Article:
4. Burnout often ensues.
Giving people too much to do and too little time to do isn’t going to deliver excellent results. In fact, allowing people to be overworked and overwhelmed for extended periods may lead to “presenteeism”. In this situation, employees are present but not productive, which isn’t beneficial to them or the organization.
5. Unhappy team members are more likely to leave.
Employees may not be fully aware of all why they’re feeling unhappy at work, but they are sure to start looking for a new job. Many businesses are currently offering more flexible hours and appealing work cultures to attract new talent, so the chances of losing staff are higher than ever. An ‘overwork culture’ is not only counterproductive, it could also be costly. Turnover is expensive regardless of the type of position an employee holds.
It’s time to shift the focus to employee wellbeing. If employees are overwhelmed, it stands to reason they are more likely to be unhappy and less likely to be efficient. Conversely, contented employees tend to put more effort into their work, which boosts efficiency. To improve productivity, think about what employees need to thrive in the workplace. While that will be unique for every person, the majority of employees want to:
- Feel appreciated and valued
- Understand their role and how it contributes to the business.
- Connect with colleagues
- Have a healthy work-life balance
We’re undergoing a radical transformation in the workplace. The pandemic has forced us to take a long hard look at the modern workplace and at the value of work-life balance, mental health, and flexibility. Taking steps to correct the culture of overwork is the key to making employees happier, healthier, and more productive.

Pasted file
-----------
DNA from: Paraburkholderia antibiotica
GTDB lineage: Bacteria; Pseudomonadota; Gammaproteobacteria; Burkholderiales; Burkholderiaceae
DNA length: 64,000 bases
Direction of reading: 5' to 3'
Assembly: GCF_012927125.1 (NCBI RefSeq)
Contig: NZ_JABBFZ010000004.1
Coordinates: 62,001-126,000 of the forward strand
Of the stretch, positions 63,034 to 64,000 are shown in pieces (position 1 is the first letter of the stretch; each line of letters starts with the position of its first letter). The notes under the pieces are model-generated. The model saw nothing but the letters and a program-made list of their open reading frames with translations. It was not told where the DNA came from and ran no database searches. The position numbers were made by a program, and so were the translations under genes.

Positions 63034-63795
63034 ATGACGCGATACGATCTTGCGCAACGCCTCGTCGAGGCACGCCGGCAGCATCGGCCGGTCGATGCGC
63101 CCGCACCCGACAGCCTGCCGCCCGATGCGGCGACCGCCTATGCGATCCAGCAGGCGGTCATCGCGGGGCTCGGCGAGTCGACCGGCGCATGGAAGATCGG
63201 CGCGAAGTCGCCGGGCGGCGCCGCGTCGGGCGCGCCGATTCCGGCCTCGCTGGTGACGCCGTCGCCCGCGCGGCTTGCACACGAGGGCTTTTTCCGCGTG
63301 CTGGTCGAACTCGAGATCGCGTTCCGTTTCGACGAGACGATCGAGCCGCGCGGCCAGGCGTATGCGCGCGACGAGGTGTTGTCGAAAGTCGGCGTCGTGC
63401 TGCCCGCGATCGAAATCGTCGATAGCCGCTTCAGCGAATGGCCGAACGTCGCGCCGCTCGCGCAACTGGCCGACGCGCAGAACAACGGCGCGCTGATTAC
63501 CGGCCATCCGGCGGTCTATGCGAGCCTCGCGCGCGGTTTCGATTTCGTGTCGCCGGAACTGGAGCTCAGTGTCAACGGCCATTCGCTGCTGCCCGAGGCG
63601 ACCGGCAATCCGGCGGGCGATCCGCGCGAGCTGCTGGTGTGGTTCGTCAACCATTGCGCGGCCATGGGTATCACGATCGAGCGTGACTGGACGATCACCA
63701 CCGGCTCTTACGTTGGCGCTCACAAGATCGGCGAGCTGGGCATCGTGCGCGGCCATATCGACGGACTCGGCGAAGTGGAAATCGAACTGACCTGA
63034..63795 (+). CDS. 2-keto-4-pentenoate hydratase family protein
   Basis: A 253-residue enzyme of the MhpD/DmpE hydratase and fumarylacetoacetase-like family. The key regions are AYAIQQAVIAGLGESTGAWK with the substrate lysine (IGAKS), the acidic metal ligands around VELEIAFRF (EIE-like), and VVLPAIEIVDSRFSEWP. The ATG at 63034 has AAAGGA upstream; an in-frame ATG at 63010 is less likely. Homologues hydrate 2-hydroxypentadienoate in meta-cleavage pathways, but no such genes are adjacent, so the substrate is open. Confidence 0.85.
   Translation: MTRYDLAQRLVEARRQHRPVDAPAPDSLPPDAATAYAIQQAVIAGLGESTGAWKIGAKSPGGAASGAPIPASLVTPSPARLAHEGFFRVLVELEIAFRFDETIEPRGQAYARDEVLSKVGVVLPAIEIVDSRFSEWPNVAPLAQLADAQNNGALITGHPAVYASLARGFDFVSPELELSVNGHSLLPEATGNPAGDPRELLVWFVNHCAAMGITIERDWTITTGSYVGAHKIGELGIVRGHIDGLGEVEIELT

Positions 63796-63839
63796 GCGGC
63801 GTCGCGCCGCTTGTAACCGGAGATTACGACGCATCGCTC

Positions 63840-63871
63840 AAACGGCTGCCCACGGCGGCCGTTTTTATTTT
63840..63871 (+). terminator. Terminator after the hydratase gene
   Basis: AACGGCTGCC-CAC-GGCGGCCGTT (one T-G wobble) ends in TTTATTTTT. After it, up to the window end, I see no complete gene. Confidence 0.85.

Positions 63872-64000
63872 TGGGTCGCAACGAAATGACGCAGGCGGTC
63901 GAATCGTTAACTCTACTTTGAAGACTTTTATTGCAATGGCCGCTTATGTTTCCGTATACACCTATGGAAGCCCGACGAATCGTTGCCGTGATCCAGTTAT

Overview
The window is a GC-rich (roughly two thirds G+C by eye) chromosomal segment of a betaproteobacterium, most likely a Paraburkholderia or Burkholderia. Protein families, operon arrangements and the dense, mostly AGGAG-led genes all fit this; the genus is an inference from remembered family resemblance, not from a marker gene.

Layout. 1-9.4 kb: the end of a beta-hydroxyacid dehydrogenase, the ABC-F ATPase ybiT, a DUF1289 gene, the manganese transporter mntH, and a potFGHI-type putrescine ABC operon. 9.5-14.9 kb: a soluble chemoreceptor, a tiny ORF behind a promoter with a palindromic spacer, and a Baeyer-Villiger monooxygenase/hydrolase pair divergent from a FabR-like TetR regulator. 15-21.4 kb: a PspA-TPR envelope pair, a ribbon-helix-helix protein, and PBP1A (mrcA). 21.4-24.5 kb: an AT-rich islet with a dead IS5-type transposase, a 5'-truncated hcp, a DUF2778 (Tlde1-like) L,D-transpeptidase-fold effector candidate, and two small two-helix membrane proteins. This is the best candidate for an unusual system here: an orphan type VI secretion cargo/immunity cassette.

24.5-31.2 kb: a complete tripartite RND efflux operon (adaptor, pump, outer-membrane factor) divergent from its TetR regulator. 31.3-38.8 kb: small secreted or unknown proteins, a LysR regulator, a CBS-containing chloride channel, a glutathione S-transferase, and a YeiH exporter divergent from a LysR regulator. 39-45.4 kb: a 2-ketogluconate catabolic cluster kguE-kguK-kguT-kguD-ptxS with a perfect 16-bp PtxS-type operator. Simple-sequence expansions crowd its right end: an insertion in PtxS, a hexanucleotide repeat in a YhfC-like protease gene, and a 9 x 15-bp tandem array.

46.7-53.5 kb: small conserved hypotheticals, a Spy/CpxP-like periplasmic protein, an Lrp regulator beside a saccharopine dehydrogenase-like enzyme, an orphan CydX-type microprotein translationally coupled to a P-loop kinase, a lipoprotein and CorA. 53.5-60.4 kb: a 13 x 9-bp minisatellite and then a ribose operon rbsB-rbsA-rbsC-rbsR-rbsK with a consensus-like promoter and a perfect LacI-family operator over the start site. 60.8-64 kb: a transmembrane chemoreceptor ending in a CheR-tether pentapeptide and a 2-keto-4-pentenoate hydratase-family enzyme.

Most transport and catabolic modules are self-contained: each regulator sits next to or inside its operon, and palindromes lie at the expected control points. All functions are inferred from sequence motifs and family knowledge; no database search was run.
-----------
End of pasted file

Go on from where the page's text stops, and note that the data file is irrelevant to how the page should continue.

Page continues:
Rather than focusing on the clock, consider how an innovative, adaptable approach to the workday could benefit employees and deliver improved performance. For 25 years, The HR Team has been helping companies develop customized employee engagement strategies. Please reach out to our knowledgeable professionals to find out how we can assist your organization, too.
About The HR Team: Founded in 1996, The HR Team is a Maryland-based human resources outsourcing firm committed to developing strategic, customized solutions that respond to the unique needs and cultures of organizations of all types and sizes. Available as a one-source alternative to an in-house HR department or on an à la carte project basis, the company’s flexible service models address the full spectrum of HR needs that many organizations struggle to address. The HR Team helps clients achieve their highest level of success by providing value-driven human resources services that leave them time to focus on what they do best: directing business growth and profitability. Headquartered in Columbia, Maryland, the firm serves all of Maryland, Washington, DC, and Virginia. To learn more about The HR Team, call 410.381.9700 or visit https://www.thehrteam.com/.